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Model for a design for a Bahá'í House
in Japan by Yuichi Hirano, Japan.
Design for a Bahá'í House of Worship in Japan
by Yuichi Hirano.
As an architect, the idea of designing a Bahá'í House of Worship in Japan has intrigued me ever since I became a Bahá'í. The need for such a building seems very far off into the future, but then, I thought, why not try it anyway.
The design arose purely from my own personal desire to experiment with expressing the principles of Bahá'u'lláh's teachings in this unique architectural medium. At first I didn't want show it to any Bahá'ís because of the danger of misunderstanding.
It is not meant to be a definitive design, but rather a reference point for architects who want to take up the task of designing a House of Worship for Japan.
However I was invited to present the design at the 1998 Japanese Association for Bahá'í Studies conference which focussed on the arts. So with trepidation and excitement, I did.
The challenge in creating the design was finding a way to express Japanese spiritual and artistic traditions within the framework of the basic structure usual for Bahá'í Houses of Worship. The seven Houses of Worship that exist today each have their own unique features, but their basic structure remains centripetal. A centralized plan with nine entrances that flow into a single space beneath a central dome, symbolizing unity, a focal concept in the Bahá'í Faith. The use of natural light to illuminate the central hall is another common feature. The issue before me then was how to express something Japanese within this structural context. I was greatly inspired by the process whereby Mr. Sabha discovered the lotus, which he used in his design of the House of Worship in New Delhi to symbolize India's spiritual culture. I began to search for some shape or form that represented Japan's spiritual culture.
In Japan, the development of aesthetic sensitivity is considered to be a means of increasing one's spirituality. The tea ceremony, ikebana (flower arranging) and noh (early formalistic theatre) all seek to achieve spiritual enlightenment through the honing of the individual's aesthetic senses. Similarly, much labour has been expended in both Buddhist and Shinto traditions on creating beautiful statues, temples, shrines and so on. This attention to beauty is also an integral part of daily life. Ordinary Japanese people are very familiar with the aesthetics of Japanese cooking, clothing, gardening, bonsai (miniature tree sculpting) and ikebana. It seemed appropriate therefore to take this concept of beauty and seek a basic form within it, or the aesthetic principles behind it, and to find a means of reflecting that in the House of Worship design.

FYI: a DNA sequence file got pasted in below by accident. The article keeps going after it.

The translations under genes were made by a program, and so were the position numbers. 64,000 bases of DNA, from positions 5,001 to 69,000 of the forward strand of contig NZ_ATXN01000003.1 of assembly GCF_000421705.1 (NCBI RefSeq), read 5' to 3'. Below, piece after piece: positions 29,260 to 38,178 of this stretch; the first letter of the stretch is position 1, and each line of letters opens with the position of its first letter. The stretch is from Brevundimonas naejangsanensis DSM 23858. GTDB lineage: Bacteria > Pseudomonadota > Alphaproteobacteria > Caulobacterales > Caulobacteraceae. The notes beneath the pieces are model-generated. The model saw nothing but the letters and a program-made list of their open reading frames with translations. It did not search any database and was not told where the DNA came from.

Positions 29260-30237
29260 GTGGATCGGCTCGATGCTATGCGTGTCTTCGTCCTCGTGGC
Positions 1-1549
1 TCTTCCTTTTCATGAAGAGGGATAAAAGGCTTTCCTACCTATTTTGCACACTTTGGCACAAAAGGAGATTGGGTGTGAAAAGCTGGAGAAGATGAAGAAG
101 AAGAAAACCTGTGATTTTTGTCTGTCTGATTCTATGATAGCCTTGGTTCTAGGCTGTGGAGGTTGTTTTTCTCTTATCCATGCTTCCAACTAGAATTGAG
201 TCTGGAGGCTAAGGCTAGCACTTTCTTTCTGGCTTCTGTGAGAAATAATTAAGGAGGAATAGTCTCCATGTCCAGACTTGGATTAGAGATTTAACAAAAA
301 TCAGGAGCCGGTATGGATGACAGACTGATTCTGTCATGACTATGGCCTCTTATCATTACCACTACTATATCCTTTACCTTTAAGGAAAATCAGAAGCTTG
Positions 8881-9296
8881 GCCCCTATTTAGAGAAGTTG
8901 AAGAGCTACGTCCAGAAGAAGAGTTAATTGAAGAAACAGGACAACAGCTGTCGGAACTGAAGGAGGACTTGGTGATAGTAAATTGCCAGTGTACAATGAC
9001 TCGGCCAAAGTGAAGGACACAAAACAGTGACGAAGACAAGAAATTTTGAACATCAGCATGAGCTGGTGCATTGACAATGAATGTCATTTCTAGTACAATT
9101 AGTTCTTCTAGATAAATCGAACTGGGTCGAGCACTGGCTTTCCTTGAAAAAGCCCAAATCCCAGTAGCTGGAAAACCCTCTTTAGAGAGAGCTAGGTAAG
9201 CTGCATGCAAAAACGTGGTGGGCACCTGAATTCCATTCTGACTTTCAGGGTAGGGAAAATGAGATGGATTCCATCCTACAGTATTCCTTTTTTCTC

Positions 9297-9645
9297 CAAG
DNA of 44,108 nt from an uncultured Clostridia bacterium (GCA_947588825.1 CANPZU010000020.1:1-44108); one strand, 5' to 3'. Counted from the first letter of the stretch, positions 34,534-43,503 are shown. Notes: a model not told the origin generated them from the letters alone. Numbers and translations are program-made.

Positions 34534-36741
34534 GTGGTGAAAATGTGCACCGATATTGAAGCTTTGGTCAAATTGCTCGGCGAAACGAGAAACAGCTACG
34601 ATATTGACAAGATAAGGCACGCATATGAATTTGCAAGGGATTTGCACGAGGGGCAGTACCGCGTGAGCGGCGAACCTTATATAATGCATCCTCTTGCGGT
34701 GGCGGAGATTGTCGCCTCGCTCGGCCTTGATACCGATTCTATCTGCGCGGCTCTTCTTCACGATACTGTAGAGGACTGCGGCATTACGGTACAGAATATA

As a result, I chose two images: the curved line and the folded- plane surface. The former, a slightly curved line, is represented by the silhouette of Mount Fuji and can be found in the stone walls surrounding Japanese castles, the curve of a Japanese sword blade, the slope of shrine and temple roofs, and the outline of the torii (shrine gate). The folded-plane surface is a technique used in Japanese kimono, origami (paper folding), fans, screens, and so on, whereby a complex three-dimensional shape is composed by folding and layering a plane surface.
In order to express these two aspects in the design, I decided on a folded-plate structure of reinforced concrete. The House of Worship is surrounded by eighteen almost vertical folded- plates, which support the central dome. Glass panels fill the spaces between each of the eighteen independent plates, allowing natural light to flood the interior. The most difficult task was determining how to incorporate a centralized plan. In Japanese traditional architecture, there are very few examples of the central hall, which characterizes the Bahá'í Houses of Worship, and there are no domes at all. There are several polygonal halls in the style of Yumedono at Horyuji temple, but none of them is capped by a dome. In this design, therefore, the surrounding plates extend to the top of the dome, making it less conspicuous from the outside. Structural issues and the problem of durability have not been addressed, and it is very likely that the structure could not be built as designed, but I hope that it will inspire the Bahá'ís with a vision of possibilities. I also hope to have the opportunity to use what I have learned to develop another design in future.
Arts Dialogue, June 2002, page 21.
Arts Dialogue, Dintel 20, NL 7333 MC, Apeldoorn, The Netherlands